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Author Topic: The Secret
M. Spector
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posted 14 April 2007 07:25 AM      Profile for M. Spector   Author's Homepage     Send New Private Message      Edit/Delete Post  Reply With Quote 
quote:
You’ve probably heard of The Secret by now. If you haven’t, it is not from any lack of effort by The Secret’s aggressive promotion machine, or, for that matter, by the mainstream media, with their almost daily offerings of news and commentary about The Secret. The DVD was an almost-overnight cult hit with the New-Age/New-Wage crowd, and has now hit the mainstream in a big way. The companion book, released in November 2006, is Number 2 on Amazon.com as I write this.

Although its promoters bill the DVD as a life-changing “movie” and the harbinger of a new era for humanity, I’ve viewed it from the beginning as little more than a glorified infomercial for some of the leading lights in the self-help and pop-spirituality industries. Included in this stellar lineup are Mars-and-Venus author John Gray; New-Age preacher and Agape International founder Reverend Michael Beckwith; chiropractor-turned-New-Wage leader Dr. John Demartini; self-described metaphysician and marketing guru Joe Vitale; Chicken Soup For The Soul co-creator and “success coach” Jack Canfield; motivational speaker Bob Proctor; and Conversations With God creator Neale Donald Walsch.
....

If you’re at all familiar with The Secret, you know that the big secret revealed therein is a centuries-old principle called the law of attraction, or LOA. In The Secret LOA is presented as a scientific law akin to the law of gravity. LOA believers maintain that whether we realize it or not, we “attract” everything that happens to us – the good and the bad, the sublime and the silly, the comical and the tragic. Financial success or failure, health or illness, a life of peace or one beset by violent crime or natural disasters, all occur because we somehow attracted them. Proponents of LOA explain that this happens because our vibrations are in sync with the events in question. If we learn to focus on the good and ignore the bad, we will “raise our vibrations” and attract more good things into our lives – including, and some would say especially, material goodies.
....

So is this Secret/Bleep phenomenon just harmless drivel, or is it something we should really be worried about? Though I’m obviously no fan of these films, I tend to weigh in somewhere in the middle. Even in light of growing concern from several factions – including mental-health professionals – about the potential dangers of Secret-style magical thinking, I’m still more amused than worried at this point, and most of my writings reflect this. But I am concerned. In addition to the fact that The Secret and Bleep are grievously misusing science, I become concerned when the mainstream media give completely uncritical coverage to The Secret and its stars, as did Larry King and Oprah, and even the major news media for several months.


The Wrath of the Secretrons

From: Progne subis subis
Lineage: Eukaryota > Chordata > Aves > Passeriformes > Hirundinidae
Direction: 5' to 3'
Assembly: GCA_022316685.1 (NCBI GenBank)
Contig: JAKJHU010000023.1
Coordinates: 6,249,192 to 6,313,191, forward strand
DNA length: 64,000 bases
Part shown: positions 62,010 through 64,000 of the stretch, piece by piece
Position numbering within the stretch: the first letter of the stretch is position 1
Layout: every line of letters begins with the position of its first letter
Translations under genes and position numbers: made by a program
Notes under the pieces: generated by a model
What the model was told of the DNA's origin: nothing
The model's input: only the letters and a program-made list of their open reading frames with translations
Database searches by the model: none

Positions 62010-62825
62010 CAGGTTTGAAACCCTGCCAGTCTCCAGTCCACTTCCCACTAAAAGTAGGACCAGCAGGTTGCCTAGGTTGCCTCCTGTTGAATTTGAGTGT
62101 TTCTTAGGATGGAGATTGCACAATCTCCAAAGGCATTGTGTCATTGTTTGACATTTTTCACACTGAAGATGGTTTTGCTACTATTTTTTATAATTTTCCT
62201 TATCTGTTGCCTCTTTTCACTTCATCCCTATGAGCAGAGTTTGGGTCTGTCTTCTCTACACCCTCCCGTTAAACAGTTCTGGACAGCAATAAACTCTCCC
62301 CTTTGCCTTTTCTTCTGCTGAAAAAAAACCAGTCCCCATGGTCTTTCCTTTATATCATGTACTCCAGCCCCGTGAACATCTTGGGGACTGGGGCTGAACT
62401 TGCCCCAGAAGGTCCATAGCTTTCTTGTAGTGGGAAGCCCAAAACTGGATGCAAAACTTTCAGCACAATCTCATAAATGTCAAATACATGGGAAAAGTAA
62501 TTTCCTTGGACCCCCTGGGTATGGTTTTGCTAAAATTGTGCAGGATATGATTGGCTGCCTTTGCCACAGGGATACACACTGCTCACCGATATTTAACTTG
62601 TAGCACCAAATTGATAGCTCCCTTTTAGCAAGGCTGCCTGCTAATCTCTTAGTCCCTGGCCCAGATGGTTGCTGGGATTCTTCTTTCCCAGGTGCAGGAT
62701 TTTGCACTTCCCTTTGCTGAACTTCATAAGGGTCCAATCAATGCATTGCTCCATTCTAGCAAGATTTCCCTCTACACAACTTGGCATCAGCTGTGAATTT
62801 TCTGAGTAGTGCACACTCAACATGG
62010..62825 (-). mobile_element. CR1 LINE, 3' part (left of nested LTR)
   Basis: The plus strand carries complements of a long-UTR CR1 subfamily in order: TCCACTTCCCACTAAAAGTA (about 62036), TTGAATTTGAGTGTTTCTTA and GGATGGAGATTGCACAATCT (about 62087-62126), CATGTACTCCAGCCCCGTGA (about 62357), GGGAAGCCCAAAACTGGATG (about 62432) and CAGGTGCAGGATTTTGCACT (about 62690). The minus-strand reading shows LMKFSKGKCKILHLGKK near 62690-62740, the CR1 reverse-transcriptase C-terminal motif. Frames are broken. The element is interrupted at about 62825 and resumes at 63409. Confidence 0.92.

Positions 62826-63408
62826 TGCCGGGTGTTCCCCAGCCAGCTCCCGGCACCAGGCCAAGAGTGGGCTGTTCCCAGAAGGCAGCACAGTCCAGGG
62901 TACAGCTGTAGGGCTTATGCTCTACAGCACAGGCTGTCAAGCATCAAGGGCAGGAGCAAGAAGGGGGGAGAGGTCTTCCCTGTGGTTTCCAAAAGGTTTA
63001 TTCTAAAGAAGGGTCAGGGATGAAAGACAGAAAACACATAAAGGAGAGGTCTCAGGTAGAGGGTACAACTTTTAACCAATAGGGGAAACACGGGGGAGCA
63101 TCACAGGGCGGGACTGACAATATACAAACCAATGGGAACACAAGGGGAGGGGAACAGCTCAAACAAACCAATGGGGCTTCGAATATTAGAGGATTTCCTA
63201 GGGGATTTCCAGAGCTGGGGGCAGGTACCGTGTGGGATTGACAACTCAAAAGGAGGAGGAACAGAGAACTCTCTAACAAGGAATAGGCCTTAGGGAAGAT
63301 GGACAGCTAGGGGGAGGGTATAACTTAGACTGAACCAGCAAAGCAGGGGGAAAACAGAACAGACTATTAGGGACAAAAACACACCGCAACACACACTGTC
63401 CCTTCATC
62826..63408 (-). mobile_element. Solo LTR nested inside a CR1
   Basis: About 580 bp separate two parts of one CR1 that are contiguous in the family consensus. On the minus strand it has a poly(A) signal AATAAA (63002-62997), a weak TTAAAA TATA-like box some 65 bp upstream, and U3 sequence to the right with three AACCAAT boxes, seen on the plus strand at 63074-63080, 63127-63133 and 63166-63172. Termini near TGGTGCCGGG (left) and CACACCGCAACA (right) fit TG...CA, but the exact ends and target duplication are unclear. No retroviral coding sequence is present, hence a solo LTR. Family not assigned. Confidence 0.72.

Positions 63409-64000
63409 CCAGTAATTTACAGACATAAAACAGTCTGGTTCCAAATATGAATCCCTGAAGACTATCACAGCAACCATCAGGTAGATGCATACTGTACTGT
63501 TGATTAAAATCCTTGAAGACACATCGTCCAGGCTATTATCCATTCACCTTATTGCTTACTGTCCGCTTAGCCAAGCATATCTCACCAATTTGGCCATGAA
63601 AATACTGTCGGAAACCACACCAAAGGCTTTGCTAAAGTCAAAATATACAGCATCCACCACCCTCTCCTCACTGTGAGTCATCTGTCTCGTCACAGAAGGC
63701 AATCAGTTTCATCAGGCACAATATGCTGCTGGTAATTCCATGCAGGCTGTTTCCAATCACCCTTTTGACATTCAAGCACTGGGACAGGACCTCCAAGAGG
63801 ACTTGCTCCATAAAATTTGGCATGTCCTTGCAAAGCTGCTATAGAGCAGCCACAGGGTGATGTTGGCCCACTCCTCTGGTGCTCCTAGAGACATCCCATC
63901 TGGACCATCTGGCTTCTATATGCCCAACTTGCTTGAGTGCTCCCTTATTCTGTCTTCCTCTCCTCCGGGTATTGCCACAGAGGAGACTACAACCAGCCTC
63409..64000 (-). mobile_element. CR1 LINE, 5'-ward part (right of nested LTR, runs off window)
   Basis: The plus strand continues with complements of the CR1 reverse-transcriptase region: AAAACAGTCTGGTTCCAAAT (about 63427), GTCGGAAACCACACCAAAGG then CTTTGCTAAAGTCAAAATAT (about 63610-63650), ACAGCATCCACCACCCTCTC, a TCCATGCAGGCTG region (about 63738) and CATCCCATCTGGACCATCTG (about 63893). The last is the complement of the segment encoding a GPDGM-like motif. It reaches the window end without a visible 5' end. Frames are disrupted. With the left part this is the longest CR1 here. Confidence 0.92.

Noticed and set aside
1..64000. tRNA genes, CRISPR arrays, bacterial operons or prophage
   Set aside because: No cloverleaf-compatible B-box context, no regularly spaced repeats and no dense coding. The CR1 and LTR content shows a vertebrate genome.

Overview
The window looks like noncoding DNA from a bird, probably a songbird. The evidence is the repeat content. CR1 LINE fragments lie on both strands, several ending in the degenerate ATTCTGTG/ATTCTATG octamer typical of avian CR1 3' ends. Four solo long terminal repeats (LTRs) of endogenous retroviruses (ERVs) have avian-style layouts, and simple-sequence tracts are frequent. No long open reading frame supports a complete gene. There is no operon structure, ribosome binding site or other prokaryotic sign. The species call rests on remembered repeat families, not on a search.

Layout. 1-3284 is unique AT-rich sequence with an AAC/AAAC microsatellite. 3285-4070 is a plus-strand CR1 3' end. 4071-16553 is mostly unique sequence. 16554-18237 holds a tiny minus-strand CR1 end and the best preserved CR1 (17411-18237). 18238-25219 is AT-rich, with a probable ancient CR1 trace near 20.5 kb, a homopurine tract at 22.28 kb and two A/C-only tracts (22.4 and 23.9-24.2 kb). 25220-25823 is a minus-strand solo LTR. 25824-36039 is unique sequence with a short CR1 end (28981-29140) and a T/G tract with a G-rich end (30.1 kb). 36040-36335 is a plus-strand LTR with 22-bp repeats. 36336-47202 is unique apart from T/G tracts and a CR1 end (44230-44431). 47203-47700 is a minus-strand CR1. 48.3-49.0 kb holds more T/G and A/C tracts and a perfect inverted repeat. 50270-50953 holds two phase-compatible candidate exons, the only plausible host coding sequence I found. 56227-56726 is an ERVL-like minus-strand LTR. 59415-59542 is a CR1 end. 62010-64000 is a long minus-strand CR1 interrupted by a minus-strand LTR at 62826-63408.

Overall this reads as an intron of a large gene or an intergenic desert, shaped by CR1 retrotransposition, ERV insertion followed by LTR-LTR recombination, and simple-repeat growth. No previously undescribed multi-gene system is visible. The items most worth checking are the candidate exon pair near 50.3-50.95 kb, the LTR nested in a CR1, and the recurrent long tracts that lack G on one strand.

From: One millihelen: The amount of beauty required to launch one ship. | Registered: Feb 2005  |  IP: Logged
DrConway
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posted 20 April 2007 04:11 AM      Profile for DrConway     Send New Private Message      Edit/Delete Post  Reply With Quote 
I was rather annoyed by "Bleep". The problem is that many of the mysteries of quantum mechanics are overstated as to their impact on the macroscopic world.
From: You shall not side with the great against the powerless. | Registered: May 2001  |  IP: Logged
quelar
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posted 20 April 2007 04:58 AM      Profile for quelar     Send New Private Message      Edit/Delete Post  Reply With Quote 
*gack* I feel the same way Conway. It was like they read the first chapter of a Quantum Mechanics textbook, read the idea of infinite probabilities and then stopped reading before reading about how to calculate those probabilities, which cuts down the possibilities of random occurances by a massive scale.

Yes, electrons can do funny things, but can I walk through walls?? The Bruise on my forehead would say otherwise.


From: In Dig Nation | Registered: Jun 2002  |  IP: Logged
Caissa
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posted 20 April 2007 05:18 AM      Profile for Caissa     Send New Private Message      Edit/Delete Post  Reply With Quote 
I just finished the book (borrowed not bought). Its success seems to be a clear reflection of P.T. Barnum's Law of the Universe.
From: Saint John | Registered: Jun 2006  |  IP: Logged
Stargazer
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posted 20 April 2007 06:42 AM      Profile for Stargazer     Send New Private Message      Edit/Delete Post  Reply With Quote 
The Secret is absolute drivel. This BS being propagated in this book has caused a giant rift between my sister and I, a once normal, compassionate human who now thinks that everyone brings on what they deserve. I asked her how she could dismiss all of the research done by sociologists, not to mention the basic fact of inequality and lack of opportunity. I then asked her if she thought a poor kid growing up in housing had the same chances as a rich kid. She said yes, as long as the poor kid wanted it enough. My sister is an intelligent person. Now she has been brainwashed by this crap and yelled at me to stop shoving my 'reality' down her troat. Realty being that inequality exists and people don't send off 'vibes' to be poor, or raped as kids (or adults) and not everyone has a chance to become what they dream of. The scary part? After this I asked her if she was dismissing years of research and inequality - she said yes.